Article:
Vijah Ramjattan, like many other people in South Queens, wishes he could safely walk along the shores of Jamaica Bay.
“But you can’t,” he said. “There’s broken glass everywhere, and the water is polluted. It’s not clean.”
The water has been polluted for years due to followers of Hinduism and other religions dumping articles of clothing, picture frames, animal carcasses and other trash into the bay during religious rituals.
Environmental activists have for years been calling on the National Parks Service to address the issue.
But Ramjattan, a faithful Hindu, believes it can’t be up to the federal government alone to fix the problem — and that worshipers need to start picking up after themselves.
“If we want to continue doing what we’re doing, we need to protect the Mother Earth,” he said. “We can’t destroy the very life that she sustains.”
Last month, the Jamaica resident founded the United Madrassi Foundation Inc., an organization that will work on a variety of issues in the community — including, making sure Jamaica Bay is a clean, safe place for everyone to enjoy.
The group will hold its first beach cleaning event Sun., Oct. 15 from 2 to 5 p.m. on the south Broad Channel parking lot at the foot of the Joseph P. Addabbo Memorial Bridge. If time permits, the volunteers will work their way to the north parking lot.
Some Hindus bring offerings — sometimes coconuts or flowers but also include non-biodegradable materials — to the bay and offer it to the goddess Ganga, who brings healing and fertility.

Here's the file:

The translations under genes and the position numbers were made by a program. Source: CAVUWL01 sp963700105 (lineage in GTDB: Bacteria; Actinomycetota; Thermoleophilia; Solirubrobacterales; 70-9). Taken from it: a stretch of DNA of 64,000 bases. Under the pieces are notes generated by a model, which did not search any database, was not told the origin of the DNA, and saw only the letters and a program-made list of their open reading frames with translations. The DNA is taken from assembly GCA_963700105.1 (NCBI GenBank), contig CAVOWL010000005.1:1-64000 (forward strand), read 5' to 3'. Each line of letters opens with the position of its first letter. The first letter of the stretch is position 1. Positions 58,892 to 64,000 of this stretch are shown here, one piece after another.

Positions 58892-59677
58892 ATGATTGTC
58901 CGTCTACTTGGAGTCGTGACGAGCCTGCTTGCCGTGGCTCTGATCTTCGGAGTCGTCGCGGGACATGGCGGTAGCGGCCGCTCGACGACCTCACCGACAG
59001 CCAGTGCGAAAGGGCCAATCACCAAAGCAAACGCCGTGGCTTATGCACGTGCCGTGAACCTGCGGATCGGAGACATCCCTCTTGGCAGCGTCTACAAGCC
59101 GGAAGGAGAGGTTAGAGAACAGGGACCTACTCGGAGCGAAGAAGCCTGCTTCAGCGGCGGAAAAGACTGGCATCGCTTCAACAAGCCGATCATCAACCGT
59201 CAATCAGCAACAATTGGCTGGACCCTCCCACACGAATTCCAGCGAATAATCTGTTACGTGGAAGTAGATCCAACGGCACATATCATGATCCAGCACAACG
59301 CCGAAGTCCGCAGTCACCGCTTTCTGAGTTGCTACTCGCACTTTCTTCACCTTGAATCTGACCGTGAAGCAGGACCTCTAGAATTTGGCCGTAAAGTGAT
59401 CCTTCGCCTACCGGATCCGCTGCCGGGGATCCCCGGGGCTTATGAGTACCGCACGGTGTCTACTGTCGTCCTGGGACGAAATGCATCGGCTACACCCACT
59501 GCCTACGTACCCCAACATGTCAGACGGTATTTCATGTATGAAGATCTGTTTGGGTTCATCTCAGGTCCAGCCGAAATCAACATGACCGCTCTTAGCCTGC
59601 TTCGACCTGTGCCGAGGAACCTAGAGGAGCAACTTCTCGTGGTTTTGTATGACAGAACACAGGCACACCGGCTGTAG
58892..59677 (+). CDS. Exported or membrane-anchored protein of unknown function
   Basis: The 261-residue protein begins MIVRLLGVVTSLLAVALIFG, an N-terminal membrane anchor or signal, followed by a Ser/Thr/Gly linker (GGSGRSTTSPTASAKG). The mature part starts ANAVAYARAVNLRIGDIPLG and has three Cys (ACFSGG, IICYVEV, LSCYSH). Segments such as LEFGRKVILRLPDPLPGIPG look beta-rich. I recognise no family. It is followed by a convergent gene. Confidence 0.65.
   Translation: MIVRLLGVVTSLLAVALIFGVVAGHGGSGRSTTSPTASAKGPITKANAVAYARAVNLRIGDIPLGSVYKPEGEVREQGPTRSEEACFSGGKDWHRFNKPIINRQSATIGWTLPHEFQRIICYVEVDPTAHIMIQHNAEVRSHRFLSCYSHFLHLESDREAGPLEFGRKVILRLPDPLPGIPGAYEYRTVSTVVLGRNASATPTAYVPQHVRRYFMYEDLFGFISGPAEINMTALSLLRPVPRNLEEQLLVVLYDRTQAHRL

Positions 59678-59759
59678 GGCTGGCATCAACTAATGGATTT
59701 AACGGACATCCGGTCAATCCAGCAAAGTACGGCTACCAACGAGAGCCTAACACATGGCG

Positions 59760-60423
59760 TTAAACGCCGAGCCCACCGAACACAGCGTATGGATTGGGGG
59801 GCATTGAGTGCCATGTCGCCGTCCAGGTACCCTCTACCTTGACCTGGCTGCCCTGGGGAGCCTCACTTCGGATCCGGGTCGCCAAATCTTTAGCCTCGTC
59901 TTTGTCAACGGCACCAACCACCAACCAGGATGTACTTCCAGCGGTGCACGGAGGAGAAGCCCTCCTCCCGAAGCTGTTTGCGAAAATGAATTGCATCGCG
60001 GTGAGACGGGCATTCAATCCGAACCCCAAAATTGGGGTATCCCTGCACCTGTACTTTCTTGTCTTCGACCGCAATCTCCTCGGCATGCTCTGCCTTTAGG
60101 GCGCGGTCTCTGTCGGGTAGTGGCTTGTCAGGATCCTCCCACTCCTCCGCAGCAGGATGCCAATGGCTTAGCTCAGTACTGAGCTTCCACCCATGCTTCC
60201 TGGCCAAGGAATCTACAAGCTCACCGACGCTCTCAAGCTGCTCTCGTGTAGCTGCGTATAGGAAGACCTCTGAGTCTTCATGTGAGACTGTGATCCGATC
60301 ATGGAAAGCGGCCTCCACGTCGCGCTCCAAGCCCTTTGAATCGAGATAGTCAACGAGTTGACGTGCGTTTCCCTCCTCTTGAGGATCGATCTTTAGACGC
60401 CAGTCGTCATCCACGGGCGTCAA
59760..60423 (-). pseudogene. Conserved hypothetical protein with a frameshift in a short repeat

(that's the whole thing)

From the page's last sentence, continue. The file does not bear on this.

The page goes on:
The practicers believe the items must go into the water for them to be offered to her.
Other rituals call for the ashes of loved ones to be released into the water and for the hair of infants to be cut on the beach and dropped into the bay.
Ramjattan hopes to convince worshipers to not leave items in the water, saying it’s unnecessary.
“You can take your items, dip it into the water and say your prayers,” he said. “Say ‘I am offering this to you’ and then take it back and throw it out.”
He’s already run into some resistance.
“There’s always going to be people who say that’s the way it needs to be done,” he said.
And while it might be too late to change the mind of some longtime worshipers, Ramjattan says this is a perfect opportunity to educate the youth.
“This is a start,” he said. “Let’s start teaching them while they’re young and by the time they’re older, they’ll know better.”
But the bigger problem, according to the activist, is that many temples are unwilling to accept responsibility for the littering.
“They all just want to point fingers and not do anything about it,” Ramjattan said. “Let’s just do something about it.”
He added that while Hindus are not the only ones to perform rituals on Jamaica Bay’s shores — practicers of Voodoo and Santeria have also been found there — he understands why the faith has become the face of the issue.
“We’re the only ones who do it in broad daylight,” Ramjattan said. “Everyone else is sneaking around doing it at night.”